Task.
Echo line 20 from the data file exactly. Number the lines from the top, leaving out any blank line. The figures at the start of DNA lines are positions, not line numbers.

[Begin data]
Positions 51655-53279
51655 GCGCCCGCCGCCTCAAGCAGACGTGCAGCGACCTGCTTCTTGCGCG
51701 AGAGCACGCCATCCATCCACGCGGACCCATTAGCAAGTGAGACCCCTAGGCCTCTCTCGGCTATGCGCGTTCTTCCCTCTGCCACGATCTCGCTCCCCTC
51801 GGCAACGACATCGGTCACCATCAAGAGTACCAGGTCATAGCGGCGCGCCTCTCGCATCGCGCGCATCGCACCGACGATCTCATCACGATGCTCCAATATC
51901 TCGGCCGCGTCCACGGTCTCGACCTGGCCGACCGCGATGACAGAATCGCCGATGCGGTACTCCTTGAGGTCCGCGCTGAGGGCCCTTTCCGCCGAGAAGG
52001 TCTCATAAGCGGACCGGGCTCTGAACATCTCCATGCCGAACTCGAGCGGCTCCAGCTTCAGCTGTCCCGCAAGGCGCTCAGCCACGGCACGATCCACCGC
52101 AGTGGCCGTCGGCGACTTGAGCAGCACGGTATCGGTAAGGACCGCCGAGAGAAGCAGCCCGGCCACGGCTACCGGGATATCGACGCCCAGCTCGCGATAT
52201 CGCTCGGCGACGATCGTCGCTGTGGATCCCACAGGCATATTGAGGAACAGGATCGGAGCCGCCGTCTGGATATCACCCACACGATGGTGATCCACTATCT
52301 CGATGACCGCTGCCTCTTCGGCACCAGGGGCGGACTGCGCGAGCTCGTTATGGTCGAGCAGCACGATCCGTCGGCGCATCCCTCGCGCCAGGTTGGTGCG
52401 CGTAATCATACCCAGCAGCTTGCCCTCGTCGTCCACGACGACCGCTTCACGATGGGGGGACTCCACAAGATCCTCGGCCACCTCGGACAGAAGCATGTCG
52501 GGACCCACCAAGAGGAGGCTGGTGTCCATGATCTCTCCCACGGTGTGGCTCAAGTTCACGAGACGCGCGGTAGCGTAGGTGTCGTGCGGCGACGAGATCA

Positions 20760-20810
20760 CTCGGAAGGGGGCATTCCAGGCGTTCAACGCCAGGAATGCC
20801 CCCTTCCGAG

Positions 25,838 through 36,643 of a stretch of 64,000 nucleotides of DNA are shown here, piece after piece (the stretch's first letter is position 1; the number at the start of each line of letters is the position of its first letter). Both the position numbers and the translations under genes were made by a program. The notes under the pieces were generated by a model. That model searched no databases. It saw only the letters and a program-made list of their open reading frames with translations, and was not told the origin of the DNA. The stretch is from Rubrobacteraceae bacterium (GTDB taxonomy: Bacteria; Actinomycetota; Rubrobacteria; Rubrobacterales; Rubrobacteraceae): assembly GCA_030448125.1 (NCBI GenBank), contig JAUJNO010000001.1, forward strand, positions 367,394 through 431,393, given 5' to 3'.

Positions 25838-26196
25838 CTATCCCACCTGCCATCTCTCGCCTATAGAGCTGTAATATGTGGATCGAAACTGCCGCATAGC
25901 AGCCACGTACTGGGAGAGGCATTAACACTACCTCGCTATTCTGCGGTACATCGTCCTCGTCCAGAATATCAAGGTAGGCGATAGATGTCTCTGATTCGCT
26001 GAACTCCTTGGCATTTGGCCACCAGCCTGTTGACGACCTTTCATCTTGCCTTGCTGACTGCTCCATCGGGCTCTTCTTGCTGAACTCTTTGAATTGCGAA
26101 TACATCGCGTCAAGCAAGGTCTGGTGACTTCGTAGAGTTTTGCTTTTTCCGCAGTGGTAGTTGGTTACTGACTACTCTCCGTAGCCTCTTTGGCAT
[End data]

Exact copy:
26101 TACATCGCGTCAAGCAAGGTCTGGTGACTTCGTAGAGTTTTGCTTTTTCCGCAGTGGTAGTTGGTTACTGACTACTCTCCGTAGCCTCTTTGGCAT